kernel symbol table device
The /dev/ksyms device masquerades as an OpenBSD native executable with the symbols from the running kernel as its symbol segment. Use of /dev/ksyms requires that the boot loader preserve the kernel symbols and place them at the end of the kernel's address space.
The /dev/ksyms device is used to look up
the symbol table name list from the running kernel. Because it represents
the running kernel, it is guaranteed to always be up to date even if the
kernel file has been changed (or is even non-existent). It is most useful
when used in conjunction with
nlist(3) or the
kvm(3) routines (note that
kvm_openfiles(3) will try /dev/ksyms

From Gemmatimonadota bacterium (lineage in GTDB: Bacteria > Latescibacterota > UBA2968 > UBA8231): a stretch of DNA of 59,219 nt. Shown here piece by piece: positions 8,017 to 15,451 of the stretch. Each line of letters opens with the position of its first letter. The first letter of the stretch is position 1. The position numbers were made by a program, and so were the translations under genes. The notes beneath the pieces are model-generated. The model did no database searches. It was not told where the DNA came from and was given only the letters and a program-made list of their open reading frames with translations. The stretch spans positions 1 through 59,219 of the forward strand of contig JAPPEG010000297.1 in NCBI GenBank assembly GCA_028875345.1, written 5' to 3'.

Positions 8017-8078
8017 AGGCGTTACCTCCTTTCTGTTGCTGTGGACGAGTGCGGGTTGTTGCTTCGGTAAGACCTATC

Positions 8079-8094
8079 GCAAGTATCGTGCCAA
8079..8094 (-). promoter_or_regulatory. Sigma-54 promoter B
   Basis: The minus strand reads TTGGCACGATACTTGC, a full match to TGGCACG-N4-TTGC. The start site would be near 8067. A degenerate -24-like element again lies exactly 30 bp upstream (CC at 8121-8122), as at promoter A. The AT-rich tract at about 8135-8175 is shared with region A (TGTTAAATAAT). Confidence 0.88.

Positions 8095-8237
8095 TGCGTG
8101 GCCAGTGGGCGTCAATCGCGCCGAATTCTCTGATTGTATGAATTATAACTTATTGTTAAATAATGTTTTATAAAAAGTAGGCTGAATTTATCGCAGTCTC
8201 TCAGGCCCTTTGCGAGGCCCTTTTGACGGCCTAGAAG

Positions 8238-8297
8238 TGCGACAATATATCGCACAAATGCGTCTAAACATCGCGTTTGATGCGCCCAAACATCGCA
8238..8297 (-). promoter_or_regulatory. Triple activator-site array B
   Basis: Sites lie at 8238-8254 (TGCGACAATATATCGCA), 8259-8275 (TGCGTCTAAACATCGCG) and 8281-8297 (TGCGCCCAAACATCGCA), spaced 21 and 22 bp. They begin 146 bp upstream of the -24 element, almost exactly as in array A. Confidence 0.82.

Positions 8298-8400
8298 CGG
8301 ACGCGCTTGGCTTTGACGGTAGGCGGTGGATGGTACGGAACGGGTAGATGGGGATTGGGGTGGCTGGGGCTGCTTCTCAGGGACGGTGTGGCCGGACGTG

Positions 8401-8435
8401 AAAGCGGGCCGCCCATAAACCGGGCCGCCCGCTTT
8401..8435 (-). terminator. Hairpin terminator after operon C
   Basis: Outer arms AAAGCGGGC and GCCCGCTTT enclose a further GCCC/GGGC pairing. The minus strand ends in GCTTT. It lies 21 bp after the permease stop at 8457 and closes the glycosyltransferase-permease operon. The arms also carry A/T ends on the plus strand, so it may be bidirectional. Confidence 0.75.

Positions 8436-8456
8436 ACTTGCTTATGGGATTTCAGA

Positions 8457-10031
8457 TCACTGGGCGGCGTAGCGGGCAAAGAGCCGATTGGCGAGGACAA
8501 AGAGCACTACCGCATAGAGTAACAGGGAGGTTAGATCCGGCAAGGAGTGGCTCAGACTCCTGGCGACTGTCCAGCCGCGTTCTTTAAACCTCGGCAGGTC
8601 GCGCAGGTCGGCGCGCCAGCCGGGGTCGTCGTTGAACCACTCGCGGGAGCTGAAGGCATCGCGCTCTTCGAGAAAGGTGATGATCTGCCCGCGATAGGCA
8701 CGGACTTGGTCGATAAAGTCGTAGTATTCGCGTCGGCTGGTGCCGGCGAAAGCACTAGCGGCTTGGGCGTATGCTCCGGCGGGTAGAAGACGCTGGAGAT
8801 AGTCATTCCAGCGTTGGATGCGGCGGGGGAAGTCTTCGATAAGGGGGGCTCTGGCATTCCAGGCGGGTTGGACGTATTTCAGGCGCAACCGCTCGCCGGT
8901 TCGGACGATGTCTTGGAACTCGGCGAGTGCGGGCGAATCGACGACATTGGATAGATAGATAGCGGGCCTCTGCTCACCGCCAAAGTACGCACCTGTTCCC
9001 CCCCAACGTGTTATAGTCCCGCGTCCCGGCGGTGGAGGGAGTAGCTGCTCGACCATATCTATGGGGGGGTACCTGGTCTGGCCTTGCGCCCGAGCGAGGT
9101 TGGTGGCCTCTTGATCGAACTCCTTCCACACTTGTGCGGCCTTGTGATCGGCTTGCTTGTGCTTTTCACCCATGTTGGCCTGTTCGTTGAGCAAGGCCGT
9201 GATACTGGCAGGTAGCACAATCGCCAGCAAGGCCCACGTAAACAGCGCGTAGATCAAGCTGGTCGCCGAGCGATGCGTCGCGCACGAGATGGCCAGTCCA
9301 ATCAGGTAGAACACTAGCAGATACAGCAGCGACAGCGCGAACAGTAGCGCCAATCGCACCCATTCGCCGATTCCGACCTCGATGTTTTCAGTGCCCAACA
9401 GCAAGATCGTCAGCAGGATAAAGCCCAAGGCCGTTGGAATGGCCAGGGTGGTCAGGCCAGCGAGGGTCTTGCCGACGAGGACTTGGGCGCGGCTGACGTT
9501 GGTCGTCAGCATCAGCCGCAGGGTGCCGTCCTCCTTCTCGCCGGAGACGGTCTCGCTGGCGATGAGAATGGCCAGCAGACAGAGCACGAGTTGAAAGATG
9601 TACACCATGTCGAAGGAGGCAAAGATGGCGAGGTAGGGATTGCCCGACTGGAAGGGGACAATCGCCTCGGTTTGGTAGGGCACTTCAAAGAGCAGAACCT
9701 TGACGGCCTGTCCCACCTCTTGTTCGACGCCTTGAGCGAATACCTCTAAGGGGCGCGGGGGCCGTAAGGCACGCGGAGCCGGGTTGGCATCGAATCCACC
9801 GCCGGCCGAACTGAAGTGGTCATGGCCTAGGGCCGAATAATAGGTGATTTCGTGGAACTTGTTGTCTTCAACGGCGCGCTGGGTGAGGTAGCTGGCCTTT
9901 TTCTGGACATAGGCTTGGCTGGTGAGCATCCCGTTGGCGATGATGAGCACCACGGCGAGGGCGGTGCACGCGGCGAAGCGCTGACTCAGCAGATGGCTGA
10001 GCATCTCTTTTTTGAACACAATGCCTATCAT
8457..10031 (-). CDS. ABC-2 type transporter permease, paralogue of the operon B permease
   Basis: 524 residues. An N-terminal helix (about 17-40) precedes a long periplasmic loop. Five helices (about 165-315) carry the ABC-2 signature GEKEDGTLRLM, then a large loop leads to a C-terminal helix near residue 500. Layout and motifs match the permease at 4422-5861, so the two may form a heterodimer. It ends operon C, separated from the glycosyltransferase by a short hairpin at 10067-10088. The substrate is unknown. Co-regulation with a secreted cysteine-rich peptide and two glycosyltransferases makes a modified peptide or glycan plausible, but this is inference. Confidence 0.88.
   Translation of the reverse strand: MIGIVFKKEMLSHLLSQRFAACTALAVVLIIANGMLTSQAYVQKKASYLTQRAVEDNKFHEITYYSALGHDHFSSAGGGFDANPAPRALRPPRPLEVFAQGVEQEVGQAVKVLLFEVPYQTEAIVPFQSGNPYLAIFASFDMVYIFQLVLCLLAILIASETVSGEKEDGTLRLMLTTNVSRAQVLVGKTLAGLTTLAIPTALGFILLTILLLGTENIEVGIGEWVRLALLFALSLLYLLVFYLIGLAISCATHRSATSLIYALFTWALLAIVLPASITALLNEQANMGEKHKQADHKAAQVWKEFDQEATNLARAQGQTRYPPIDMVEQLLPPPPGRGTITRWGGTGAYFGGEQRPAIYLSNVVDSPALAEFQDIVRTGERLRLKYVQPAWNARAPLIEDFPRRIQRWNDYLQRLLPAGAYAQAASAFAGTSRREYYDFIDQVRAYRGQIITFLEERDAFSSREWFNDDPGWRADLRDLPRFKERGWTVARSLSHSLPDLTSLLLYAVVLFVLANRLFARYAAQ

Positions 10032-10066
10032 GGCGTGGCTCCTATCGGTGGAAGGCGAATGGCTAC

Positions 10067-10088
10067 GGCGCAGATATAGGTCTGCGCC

automatically if the first parameter to them is the
An open of /dev/ksyms will fail if:
- An open was attempted with write permissions.
- No kernel symbols were saved by the boot loader (usually because they were removed with strip(1)), or the kernel has been compiled without a “pseudo-device ksyms” line.
The /dev/ksyms device appeared in OpenBSD 2.4.
It is not possible to mmap(2) /dev/ksyms because the boot loader does not load the symbol table onto a page boundary (so it is not page aligned). If all the boot loaders were fixed, mmap(2) support would be trivial.